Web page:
Trailer Magazine

MLA recommends biosecurity safeguards for livestock cartage

  • Posted on Friday 30th, November 2018.

Good biosecurity practices are now considered some of the most important aspects of running a livestock enterprise, according Meat & Livestock Australia (MLA).

Biosecurity, including a Farm Biosecurity Plan, forms part of Livestock Production Assurance (LPA) accreditation.

“Producers share a responsibility to protect Australian livestock from the introduction and spread of diseases, pests and weeds,” MLA said in a statement.

“Biosecurity measures underpin best practice in animal welfare, and contribute to protecting Australia’s reputation as a producer of some of the world’s safest and cleanest food.

“A biosecurity breach could lead to massive costs not just to producers, but to Australia's supply chain and reputation. Foot and Mouth Disease outbreaks in the UK in 2001 and 2007 provide a cautionary tale of the potentially catastrophic consequences of a breakdown in these systems.”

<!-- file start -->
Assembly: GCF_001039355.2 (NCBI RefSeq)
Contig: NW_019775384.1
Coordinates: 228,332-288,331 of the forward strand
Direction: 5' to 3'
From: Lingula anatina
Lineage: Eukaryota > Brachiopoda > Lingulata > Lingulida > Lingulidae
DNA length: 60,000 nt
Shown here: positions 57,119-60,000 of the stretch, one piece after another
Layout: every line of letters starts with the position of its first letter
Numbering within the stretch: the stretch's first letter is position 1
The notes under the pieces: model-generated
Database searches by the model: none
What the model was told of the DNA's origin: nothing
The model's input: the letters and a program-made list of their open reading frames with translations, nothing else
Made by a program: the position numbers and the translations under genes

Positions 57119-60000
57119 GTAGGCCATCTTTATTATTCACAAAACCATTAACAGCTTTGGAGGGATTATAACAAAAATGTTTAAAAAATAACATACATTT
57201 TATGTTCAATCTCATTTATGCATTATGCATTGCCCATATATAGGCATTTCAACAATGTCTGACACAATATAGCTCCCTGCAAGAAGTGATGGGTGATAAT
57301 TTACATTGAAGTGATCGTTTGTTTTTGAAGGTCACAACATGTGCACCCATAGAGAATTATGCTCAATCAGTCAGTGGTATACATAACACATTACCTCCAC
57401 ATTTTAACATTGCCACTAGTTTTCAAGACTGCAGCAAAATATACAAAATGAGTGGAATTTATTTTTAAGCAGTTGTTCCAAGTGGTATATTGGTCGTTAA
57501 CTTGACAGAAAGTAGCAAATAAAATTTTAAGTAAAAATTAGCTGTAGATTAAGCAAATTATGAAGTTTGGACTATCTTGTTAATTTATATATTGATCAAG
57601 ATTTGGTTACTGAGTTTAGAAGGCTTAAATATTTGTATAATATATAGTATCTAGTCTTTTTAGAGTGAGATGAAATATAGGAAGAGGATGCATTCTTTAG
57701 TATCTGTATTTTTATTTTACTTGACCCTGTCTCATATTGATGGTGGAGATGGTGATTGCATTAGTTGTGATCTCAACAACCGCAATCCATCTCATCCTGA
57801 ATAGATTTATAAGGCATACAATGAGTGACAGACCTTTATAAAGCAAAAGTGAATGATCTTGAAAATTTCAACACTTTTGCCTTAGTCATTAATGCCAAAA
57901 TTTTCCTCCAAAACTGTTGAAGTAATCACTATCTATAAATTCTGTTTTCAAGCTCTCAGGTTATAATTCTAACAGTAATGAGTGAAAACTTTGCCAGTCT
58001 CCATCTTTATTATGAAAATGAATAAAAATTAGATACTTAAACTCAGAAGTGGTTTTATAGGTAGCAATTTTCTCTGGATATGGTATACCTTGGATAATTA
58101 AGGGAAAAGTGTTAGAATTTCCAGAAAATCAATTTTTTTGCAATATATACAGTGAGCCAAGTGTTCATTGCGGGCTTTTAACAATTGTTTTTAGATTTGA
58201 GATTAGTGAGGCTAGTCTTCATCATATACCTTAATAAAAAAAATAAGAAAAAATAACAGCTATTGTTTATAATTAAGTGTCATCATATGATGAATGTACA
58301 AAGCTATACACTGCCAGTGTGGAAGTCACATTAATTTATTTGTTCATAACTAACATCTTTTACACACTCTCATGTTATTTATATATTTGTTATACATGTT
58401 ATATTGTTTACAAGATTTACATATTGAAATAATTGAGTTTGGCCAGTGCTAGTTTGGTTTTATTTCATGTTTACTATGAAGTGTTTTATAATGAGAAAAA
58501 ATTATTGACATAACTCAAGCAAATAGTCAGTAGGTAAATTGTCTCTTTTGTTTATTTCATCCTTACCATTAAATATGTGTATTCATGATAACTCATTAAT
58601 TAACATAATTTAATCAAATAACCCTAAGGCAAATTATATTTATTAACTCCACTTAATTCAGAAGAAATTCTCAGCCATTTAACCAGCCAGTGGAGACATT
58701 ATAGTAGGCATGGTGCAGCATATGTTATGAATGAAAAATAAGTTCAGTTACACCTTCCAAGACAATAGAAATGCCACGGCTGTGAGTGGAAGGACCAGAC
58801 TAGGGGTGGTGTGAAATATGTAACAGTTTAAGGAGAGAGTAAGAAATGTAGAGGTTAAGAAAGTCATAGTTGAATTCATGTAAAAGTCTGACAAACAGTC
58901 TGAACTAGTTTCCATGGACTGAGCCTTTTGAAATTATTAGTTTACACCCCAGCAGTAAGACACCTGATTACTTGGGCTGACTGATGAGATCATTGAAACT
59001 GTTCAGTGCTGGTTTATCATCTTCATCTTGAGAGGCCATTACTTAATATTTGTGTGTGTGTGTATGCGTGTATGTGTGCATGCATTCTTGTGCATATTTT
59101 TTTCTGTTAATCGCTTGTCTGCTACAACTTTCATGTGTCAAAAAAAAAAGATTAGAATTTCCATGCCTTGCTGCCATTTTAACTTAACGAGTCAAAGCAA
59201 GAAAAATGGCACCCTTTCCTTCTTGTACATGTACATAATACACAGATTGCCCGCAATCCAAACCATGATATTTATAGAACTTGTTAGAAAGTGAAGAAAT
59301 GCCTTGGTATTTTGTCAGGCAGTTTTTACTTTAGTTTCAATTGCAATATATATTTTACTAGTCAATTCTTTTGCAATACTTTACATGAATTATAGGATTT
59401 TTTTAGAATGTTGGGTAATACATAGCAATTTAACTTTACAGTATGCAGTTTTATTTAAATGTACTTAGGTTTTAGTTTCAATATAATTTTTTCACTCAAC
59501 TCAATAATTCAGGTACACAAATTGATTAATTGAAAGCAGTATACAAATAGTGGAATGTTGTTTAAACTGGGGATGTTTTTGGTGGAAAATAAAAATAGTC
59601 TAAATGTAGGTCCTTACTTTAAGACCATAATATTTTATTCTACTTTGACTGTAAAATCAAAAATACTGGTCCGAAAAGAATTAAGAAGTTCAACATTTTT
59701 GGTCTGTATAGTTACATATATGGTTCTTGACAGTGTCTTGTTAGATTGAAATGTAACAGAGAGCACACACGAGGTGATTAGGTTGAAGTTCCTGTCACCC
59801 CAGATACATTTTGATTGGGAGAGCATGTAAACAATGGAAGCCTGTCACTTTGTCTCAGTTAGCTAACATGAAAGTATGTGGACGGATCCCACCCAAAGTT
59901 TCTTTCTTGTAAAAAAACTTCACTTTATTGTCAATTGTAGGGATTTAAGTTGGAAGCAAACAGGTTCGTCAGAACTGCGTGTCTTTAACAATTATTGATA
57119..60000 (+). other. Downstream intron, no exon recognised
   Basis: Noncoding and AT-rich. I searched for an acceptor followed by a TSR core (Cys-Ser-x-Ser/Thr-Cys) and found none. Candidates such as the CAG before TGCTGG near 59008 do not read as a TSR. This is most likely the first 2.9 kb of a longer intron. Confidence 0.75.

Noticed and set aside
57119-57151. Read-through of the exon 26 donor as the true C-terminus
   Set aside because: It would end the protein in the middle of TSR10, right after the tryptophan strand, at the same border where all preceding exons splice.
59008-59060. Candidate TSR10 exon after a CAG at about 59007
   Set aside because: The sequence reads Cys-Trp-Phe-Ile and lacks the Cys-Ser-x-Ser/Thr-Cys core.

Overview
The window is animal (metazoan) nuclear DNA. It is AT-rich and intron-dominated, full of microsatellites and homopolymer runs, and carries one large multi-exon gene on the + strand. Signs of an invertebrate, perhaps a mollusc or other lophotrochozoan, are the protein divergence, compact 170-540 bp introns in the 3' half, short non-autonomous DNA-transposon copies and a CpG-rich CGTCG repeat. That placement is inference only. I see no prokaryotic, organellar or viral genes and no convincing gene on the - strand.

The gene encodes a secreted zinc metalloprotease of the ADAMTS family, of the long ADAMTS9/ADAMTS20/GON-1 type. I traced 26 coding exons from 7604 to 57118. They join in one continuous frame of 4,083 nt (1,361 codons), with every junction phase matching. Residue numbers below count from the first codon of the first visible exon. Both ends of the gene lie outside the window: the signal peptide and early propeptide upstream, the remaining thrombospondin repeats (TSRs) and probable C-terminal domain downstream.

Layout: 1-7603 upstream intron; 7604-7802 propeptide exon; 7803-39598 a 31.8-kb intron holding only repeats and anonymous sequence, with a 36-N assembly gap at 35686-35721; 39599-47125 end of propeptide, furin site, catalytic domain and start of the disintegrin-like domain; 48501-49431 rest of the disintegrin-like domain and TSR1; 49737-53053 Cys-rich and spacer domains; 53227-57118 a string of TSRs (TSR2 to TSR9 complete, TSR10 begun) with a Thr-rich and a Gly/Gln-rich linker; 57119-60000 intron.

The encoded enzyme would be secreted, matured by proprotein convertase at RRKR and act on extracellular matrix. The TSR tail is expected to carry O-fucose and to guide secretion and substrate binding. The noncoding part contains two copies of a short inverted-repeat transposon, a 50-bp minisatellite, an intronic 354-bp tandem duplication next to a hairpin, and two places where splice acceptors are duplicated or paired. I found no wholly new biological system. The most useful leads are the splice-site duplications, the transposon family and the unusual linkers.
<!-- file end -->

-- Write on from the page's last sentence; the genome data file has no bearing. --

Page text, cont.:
Biosecurity needs to be considered both when bringing stock onto a property and when moving stock within a property, according to MLA. “It is a good idea to quarantine introduced livestock on arrival for at least seven days.”

The MLA also recommends that livestock brought onto a property should have a Livestock Health Statement/Declaration or equivalent; and be treated with appropriate drenches and vaccinations.

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